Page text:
Adorno, T.W., Frenkel-Brunswik, E., Levinson, D.J., &  Sanford, R.N. The Authoritarian Personality. New York: Harper, 1950.

Bass, S.L.S. & Nussbaum, (2010.) Decision making and aggression in forensic psychiatric inpatients. Criminal Justice and Behavior, 37, 365-383.

Haney, C., Banks, W., & Zimbardo, P. (1973). Interpersonal dynamics in a simulated prison. International Journal of Criminology and Penology, 1, 69-97.

Kille, D. A. (2005). More reel than real: Mel Gibson’s 0RW1S34RfeSDcfkexd09rT2the passion of the christ1RW1S34RfeSDcfkexd09rT2. Pastoral Psychology, 53(4), 341-350. doi:

Latane ́, B., & Darley, J. M. (1968). Group inhibition of bystander intervention in emergencies. Journal of Personality and Social Psychology, 10, 215–221.

Levi, M., Nussbaum, D. & Rich, J. B. (2010.) Neuropsychological and personality support for application of Moyer’s aggression typology to offenders.  Criminal Justice and Behavior, DOI: 10.1177/0093854810362342.

Milgram, S. (1963). Behavioral Study of obedience. The Journal of Abnormal and Social Psychology, 67(4), 371–378. 

Nussbaum, D. (2006) Recommending Probation and Parole. (Ch. 16)  In: I. Weiner & A. Hess. (Eds.) The Handbook of Forensic Psychology, Third Ed. Pgs. 426-486. Hoboken, N.J.:  John Wiley & Sons.

Nussbaum, D. (2016.)  The Extremist Mind, Guiding Ideologies, Organizational Hierarchies and Behavioural Outcomes: An Integrative Psychological Perspective. Keynote Address.  Psychological Society of Kenya Annual Congress, Mombasa, Kenya, November 17th.

Nussbaum, D. (2020.) Aggression from a Psychobiological Perspective: Implications for Enhanced Violent Risk Assessment and Interventions.  Ch. 16 in: Handbook of What Works in Violence Risk Management: Theory, Research and Practice, First Edition. Edited by Stephen J. Wormith, Leam A. Craig and Todd Hogue. John Wiley & Sons Ltd.

Nussbaum, D., Honormand, K.,  Govoni, R., Kalahani-Bargis, M., Bass, S., Ni,. X. LaForge, K., Burden, A., Romero, K., Basarke, S., Courbasson, C. & Deamond, W.  (2011.) An Eight Component Decision-Making Model for Problem Gambling: A Systems Approach to Stimulate Integrative Research. J. Gambling Studies, 27, 523-563.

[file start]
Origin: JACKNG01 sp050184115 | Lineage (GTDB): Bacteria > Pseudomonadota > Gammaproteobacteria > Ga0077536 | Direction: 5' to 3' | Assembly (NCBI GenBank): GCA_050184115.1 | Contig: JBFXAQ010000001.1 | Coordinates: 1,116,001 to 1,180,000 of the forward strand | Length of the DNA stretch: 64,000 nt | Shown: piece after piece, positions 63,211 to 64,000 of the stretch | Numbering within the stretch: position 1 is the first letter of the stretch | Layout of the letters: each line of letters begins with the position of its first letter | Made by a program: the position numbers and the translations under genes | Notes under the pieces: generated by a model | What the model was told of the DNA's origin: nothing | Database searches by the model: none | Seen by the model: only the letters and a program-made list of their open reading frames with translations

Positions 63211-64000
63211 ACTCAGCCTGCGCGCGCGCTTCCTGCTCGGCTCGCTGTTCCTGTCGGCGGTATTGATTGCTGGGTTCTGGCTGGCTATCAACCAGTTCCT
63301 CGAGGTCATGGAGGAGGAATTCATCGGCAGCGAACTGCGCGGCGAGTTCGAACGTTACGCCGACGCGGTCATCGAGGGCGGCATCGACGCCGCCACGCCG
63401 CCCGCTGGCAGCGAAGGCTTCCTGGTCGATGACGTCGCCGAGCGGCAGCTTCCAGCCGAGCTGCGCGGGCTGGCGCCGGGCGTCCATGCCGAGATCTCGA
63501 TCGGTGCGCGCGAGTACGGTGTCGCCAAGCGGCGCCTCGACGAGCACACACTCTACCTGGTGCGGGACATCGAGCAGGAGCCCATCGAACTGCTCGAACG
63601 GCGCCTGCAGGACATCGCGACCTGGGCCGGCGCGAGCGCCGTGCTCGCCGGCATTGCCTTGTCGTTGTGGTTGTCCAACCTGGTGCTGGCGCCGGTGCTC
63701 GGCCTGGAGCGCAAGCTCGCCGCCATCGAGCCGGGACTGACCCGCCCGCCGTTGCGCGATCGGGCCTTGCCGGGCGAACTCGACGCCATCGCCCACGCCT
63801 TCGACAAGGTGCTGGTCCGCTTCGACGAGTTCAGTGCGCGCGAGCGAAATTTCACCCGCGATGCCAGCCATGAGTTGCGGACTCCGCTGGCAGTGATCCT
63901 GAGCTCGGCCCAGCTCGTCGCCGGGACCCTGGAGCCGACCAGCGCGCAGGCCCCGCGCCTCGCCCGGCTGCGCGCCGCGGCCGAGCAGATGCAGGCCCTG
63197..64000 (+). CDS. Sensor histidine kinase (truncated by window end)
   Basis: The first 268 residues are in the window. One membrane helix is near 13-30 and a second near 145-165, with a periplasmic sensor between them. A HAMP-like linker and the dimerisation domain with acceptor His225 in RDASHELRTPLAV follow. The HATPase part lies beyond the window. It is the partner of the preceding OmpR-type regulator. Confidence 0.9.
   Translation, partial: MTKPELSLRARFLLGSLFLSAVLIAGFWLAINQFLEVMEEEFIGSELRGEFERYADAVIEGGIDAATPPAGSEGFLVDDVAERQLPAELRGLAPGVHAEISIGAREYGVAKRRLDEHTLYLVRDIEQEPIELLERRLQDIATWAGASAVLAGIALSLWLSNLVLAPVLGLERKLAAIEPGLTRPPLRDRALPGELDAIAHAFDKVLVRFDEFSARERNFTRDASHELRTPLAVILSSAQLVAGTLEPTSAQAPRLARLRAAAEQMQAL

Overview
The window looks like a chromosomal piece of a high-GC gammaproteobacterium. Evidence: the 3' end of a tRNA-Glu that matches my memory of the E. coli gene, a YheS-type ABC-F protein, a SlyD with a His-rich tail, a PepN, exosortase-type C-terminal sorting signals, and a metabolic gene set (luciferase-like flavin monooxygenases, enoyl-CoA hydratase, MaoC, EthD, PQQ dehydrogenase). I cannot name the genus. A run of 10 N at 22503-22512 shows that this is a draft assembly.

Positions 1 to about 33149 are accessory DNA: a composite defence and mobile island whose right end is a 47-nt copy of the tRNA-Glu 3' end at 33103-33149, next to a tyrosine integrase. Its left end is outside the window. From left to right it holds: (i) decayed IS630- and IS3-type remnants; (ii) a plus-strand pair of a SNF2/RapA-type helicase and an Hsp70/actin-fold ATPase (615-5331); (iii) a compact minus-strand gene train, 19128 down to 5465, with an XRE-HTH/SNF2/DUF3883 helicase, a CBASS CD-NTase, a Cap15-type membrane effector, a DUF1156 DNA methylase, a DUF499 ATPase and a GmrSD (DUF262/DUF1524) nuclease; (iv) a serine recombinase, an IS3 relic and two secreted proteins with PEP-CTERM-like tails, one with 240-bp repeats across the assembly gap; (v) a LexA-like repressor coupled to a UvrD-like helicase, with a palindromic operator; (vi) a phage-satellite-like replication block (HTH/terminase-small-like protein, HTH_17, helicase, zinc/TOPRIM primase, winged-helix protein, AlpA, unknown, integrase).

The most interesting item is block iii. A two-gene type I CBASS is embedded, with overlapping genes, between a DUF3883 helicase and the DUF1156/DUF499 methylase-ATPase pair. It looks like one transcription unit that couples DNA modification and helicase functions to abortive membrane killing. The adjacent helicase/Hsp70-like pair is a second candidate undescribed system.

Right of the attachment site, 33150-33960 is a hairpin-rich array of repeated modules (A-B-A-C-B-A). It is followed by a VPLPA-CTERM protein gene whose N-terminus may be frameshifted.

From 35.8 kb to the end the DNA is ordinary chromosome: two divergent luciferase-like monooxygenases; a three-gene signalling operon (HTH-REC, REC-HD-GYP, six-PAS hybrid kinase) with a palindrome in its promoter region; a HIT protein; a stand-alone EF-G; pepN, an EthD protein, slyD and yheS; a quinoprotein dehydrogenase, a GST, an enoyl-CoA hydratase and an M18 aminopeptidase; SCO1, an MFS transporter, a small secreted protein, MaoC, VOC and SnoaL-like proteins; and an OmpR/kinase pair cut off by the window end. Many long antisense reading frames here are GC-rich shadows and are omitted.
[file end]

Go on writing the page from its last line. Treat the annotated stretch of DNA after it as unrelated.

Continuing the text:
Nussbaum, D., Saint Cyr, J. & Bell, E.  (1997). A biologically derived, psychometric model for understanding, predicting and treating tendencies toward future violence in humans.  American Journal of Forensic Psychiatry. 18, 4, 35-50. 

Ariso Salgado, J. M. (2011). La psicología se tiñe de ética: El determinismo caracterológico de otto weininger (1880-1903). Revista De Historia De La Psicología, 32(4), 19-36. Retrieved from

Salzborn, S., Grossig, B., & Schmidt, P. (2011.)  Antisemitism research using methodological triangulation: a case study in Germany. Qual. Quant. 45, 1201–1215.

DOI 10.1007/s11135-009-9286-z

Weinnger, O. Wiki.    Retrieved January 17, 2021.

Winston, A.S.  (1998.) “The defects of his race:” E. G. Boring and Antisemitism in American Psychology, 1923-1953. History of Psychology, 1, 27-51


Appendix:  PsycINFO Search Screen Shots

  1. “antisemitism and psychology” Search Result Screen:

  1. “racism and psychology” Search Result Screen:



[1] There are a number of books written on antisemitism by psychologists, but these are typically essay-style, based on historical data, written to provide broad perspectives favoured by the authors, rather than furnish original empirical data to evaluate specific hypotheses.  

[2] See Appendix 1

[3] See Appendix 2